Martha Washington was also helping relatives recover from the same procedure. While smallpox inoculation was much less dangerous than contracting the disease naturally, it could still result in death. Before Martha had returned to Mount Vernon that year, George Washington’s younger brother Samuel’s family was inoculated; unfortunately, his wife, Anne Steptoe Allerton Washingon, died from the procedure. George Washington wrote of his sister-in-law’s death that he was sure it was a terrible blow to Samuel and believed that “some mismanagement must surely” have occurred while she was recovering. Brother John Augustine’s entire family came through the inoculation process well, as did Martha’s nine-month old granddaughter, Eliza Parke Custis, and many other residents in the neighborhood around Mount Vernon. Two of her nephews, Burwell and John Bassett (ages fourteen and eleven, respectively) came to Mount Vernon to go through inoculation and recovery. When she sent them back to their mother in mid-November, Martha Washington assured her sister that they were “as well as they were” when she brought them from home, that they “have had the small pox exceeding light and have been perfectly well this fortnight past.” Before packing them off for home, Martha “had all thare clothes washed and rinsed several days – and do veryly believe that they can bring no infection home with them.” If her sister was still afraid of contracting smallpox from their clothes, however, Martha recommended that she “let some one who has had the small pox put out thare cloths to air for a day or two in the sun.”
Efforts to protect family members from smallpox continued throughout the war. While Martha was at Valley Forge, she would probably have been alarmed to learn that her son had made several unsuccessful attempts to inoculate her newest granddaughter. While the procedure had taken place three times, the baby, a little over three months old, had not contracted the disease. As John Parke Custis noted, “This leaves Us in a very disagreable Suspence, as We shall be very uneasy lest She get the Disorder in the natural Way, the Doctor is much at a loss how to account for her not taking the Infection, unless Nelly [the child’s mother, Eleanor Calver Custis] was with child when she was innoculated, and this can hardly be the Case. I shall wait some Time before I try a fourth time. I sincerely hope no Accident will happen to the dear Child. She has grown the finest Girl I ever saw and the most Good natured Quiet little Creature in the World.”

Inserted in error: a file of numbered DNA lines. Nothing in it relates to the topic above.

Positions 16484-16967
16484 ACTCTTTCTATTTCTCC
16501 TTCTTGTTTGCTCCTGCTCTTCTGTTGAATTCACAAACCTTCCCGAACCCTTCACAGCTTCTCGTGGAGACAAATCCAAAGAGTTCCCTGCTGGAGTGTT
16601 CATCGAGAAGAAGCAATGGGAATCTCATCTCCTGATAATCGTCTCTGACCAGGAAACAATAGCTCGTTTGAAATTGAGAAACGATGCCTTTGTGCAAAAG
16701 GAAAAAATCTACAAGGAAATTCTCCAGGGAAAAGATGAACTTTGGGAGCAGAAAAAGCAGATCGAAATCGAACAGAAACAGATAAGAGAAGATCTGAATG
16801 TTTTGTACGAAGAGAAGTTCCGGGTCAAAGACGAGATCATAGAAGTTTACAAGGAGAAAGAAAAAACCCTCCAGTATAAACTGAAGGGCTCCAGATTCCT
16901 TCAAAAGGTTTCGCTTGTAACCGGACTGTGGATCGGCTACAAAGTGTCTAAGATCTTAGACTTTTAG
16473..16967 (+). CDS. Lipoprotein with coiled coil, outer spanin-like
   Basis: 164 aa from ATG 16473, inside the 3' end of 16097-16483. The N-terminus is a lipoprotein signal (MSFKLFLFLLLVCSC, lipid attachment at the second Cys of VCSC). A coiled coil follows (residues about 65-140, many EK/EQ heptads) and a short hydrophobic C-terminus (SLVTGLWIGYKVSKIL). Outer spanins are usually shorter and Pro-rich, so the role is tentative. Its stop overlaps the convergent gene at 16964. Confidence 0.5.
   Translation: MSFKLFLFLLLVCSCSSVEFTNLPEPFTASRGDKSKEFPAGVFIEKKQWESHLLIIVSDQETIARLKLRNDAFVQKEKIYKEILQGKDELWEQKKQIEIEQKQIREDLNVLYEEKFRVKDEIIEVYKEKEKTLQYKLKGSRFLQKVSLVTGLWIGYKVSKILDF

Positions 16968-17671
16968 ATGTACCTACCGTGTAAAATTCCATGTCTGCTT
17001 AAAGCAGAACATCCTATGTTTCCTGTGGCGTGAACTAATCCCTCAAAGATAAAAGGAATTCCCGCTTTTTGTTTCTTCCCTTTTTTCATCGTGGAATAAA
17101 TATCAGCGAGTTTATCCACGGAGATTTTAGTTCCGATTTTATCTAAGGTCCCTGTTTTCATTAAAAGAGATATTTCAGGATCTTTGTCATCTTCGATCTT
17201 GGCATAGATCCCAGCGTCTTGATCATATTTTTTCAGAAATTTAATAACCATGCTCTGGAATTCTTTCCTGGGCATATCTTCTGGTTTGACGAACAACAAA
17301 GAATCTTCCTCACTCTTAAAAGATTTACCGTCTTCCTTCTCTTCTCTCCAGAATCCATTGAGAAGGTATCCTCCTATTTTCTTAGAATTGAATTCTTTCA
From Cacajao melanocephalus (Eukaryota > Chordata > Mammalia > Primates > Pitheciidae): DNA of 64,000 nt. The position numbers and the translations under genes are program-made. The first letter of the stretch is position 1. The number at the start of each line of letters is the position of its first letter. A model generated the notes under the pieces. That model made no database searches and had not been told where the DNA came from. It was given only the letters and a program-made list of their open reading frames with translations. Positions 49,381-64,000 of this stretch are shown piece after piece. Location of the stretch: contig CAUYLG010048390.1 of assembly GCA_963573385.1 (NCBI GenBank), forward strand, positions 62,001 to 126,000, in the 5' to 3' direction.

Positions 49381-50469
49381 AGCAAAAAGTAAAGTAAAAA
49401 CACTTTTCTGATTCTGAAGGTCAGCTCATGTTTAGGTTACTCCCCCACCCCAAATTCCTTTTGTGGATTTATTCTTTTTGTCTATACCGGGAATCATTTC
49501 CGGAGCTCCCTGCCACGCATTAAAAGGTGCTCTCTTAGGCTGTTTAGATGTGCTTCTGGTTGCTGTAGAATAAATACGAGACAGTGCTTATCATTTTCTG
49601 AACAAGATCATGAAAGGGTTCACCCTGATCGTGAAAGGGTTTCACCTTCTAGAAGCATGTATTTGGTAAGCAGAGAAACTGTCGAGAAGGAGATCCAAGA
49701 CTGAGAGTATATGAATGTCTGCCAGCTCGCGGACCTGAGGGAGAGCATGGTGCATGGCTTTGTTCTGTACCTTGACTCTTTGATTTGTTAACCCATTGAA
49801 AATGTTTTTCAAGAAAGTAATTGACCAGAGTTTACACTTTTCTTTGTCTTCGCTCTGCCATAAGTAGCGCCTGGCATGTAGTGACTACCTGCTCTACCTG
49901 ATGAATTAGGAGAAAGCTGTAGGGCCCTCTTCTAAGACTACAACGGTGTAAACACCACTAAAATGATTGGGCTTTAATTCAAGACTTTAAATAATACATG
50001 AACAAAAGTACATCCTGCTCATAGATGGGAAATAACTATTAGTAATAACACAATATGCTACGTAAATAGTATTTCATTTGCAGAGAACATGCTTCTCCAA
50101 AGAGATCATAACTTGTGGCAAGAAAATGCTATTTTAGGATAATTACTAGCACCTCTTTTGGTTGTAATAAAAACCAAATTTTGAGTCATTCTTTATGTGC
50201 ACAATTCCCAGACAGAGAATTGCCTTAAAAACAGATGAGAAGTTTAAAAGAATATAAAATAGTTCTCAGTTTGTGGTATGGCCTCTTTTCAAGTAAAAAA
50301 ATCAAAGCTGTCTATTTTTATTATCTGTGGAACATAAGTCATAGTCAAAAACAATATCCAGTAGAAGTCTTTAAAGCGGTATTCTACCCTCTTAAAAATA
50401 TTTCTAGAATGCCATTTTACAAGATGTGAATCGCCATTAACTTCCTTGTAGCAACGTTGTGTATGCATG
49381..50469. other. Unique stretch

As George Washington prepared to return home after the Revolution—at the end of an eight-year period during which he had received no salary—he was surprised to find that he was deeply in debt. From correspondence with several relatives he learned, for example, that his cousin Lund, to whom he had entrusted the care of the estate, had not followed up on hiring British prisoners of war, a cheap form of labor, to supply a lack of skilled artisans during the conflict. This meant that there were many repairs that needed to be made at Mount Vernon. Washington complained further that Lund’s “aversion to going from home” meant rents had not been collected from tenants, resulting in “many years arrears of rent” being due. And there was more: “But if your own [Lund’s] wages, since the charge of them in the Acct. rendered at Valley Forge, has not been received by you in the specific articles of the Crop; which does not appear by the Accots. you have lately rendered to me; I shall be more hurt, than at any thing else, to think that an Estate, which I have drawn nothing from, for eight years, and which always enabled me to make any purchase I had in view, should not have been able for the last five years, to pay the manager: And that, worse than going home to empty coffers, and expensive living, I shall be encumbered with debt.” The fact that Washington began to require incredibly detailed weekly reports from his farm managers after the Revolution is likely a direct result of his shock at the condition of his farms upon his return from the war, and his consequent lack of trust in anyone but himself to stay on top of the situation at Mount Vernon. It would take years to repair the damage to the estate.